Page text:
understanding within our respective communities for the sake of our threatened planet.

        We would be delighted if you could join us on Friday March 20, 2009 to help change the conversation
        between people of faith and people of science here in Michigan. For further information and/or to book
        your complimentary place, please contact Karen Healy, event coordinator, via email
        (karen.healy@mac.com) NO LATER than January 20, 2008.

        Yours sincerely,


  !      Dr Carl Safina !!           !      !    Ken Wilson     ! !         !         !   Dr Howard Hu, M.D., M.P.H., Sc.D.
         President, Blue Ocean Institute        Senior Pastor, Vineyard, Ann Arbor       University of Michigan

      March 20, 2009                                            UNIVERSITY OF MICHIGAN, ANN ARBOR
11.4 Sample Agenda

                                             8.30 - 8.55: Arrival, Coffee & Baked Goods

                            9.00: Welcome & Introduction; Dr Howard Hu, The University of Michigan

             9.15 - 10.15: Presentation & Roundtable Discussion - Moderated by Carl Safina, Blue Ocean Institute

      A threatened planet requires working together across cultural divides. New efforts on the part of leaders within the
      scientific and evangelical communities. A summary of the global environmental crisis and the new opportunities for
                              scientists and leaders of evangelical faith to seek common ground.

        10.30 - 11.30: Presentation & Roundtable Discussion - Moderated by Ken Wilson, Vineyard Church of Ann Arbor
          An orientation to the American Christian landscape and environmental concern. The diversity within American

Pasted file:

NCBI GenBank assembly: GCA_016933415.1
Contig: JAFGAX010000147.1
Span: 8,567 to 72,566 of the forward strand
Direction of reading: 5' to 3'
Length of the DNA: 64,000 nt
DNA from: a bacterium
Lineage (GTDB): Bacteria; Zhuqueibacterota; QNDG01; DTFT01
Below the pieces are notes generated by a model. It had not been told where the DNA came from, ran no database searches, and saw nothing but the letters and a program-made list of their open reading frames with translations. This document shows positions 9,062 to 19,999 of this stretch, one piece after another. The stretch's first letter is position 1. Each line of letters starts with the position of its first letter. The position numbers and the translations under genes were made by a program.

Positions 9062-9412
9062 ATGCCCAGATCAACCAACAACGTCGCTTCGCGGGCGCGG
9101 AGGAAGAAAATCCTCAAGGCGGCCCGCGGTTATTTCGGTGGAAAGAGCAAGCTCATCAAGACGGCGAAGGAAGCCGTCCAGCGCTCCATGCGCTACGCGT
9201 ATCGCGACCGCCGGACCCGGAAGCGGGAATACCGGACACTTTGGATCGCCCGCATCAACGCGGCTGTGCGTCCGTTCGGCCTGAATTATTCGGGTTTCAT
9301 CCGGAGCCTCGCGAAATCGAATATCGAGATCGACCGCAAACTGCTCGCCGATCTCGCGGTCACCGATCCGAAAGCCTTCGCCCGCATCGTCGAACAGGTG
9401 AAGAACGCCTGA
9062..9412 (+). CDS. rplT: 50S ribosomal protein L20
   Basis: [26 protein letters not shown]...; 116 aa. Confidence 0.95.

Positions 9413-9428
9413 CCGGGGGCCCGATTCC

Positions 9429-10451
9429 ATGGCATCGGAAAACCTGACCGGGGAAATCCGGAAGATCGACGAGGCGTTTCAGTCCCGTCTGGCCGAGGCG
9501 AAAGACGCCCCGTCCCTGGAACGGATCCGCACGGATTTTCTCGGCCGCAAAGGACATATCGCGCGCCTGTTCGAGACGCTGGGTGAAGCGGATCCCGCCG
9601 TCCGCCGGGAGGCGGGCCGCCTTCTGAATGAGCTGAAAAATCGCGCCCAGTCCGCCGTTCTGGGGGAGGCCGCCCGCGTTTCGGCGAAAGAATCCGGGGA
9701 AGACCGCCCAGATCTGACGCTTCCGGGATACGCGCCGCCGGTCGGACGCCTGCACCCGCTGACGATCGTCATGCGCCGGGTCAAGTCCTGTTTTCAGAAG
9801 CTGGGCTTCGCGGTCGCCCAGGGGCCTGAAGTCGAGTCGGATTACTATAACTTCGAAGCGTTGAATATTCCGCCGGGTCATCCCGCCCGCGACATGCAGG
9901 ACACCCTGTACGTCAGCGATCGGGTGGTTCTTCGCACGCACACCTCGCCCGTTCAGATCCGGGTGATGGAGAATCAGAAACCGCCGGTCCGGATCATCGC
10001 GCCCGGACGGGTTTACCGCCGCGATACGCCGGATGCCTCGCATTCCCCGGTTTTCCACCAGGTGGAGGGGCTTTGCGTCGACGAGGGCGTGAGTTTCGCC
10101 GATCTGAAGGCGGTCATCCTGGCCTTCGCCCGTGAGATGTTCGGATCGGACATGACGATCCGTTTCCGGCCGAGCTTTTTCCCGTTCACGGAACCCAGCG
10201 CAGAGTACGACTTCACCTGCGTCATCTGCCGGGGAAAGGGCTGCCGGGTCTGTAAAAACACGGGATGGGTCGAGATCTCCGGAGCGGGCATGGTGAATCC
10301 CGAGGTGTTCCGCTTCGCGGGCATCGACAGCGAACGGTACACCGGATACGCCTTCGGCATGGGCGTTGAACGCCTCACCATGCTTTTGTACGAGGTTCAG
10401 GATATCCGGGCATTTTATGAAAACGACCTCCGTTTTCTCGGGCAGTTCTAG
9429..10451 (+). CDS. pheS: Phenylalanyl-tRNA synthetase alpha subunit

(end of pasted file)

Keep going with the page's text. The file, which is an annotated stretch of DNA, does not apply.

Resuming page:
Evangelicalism and the historical factors behind the mutual distrust between the science and faith communities. The
       recent rediscovery of environmental stewardship among American evangelicals as a moral and spiritual imperative.

                                                             11. 4 5 L U N C H

                          12.30 - 1.30 Presentation & Roundtable Discussion - Moderated by Carl Safina
       The global environmental crisis requires effective advocacy by scientists. The need for scientists to engage a wider
        audience offers a unique moment in history for working together across the cultural divide. Why our respective
       communities need each other. How scientists can become effective evangelists for the environment to evangelicals.

                           1.30 - 2.30: Presentation & Roundtable Discussion - Moderated by Ken Wilson
           Addressing climate change with a faith perspective informed by science. Cultural reasons for the climate of
        suspicion regarding this issue in the faith community and the changes underway to undermine this suspicion. How
                                  evangelicals can add new energy to address a global concern.

                   2.45 - 3.45: Small Groups Mixing Scientists & Evangelical Leaders (plus a light refreshment)
       A time to share personal perspectives on the material presented and explore ways to work together for the sake of
                                             a shared concern for the environment.

                              3.45: Closing Roundtable Discussion - Moderated by Carl, Ken & Howard

             Focus on practical steps participants may wish to take to continue and expand the dialogue between our
                                                      respective communities.

                                                         4.30: CLOSE OF DAY


  !       Dr Carl Safina !!            !        !      Ken Wilson     ! !         !        !   Dr Howard Hu, M.D., M.P.H., Sc.D.
  !       President, Blue Ocean Institute!     !      Senior Pastor, Vineyard, Ann Arbor! !   University of Michigan!

      March 20, 2009              -       UNIVERSITY OF MICHIGAN MATTHAEI BOTANICAL GARDENS

Shared By:
Description: Letter to Decline an Invitation to Invest document sample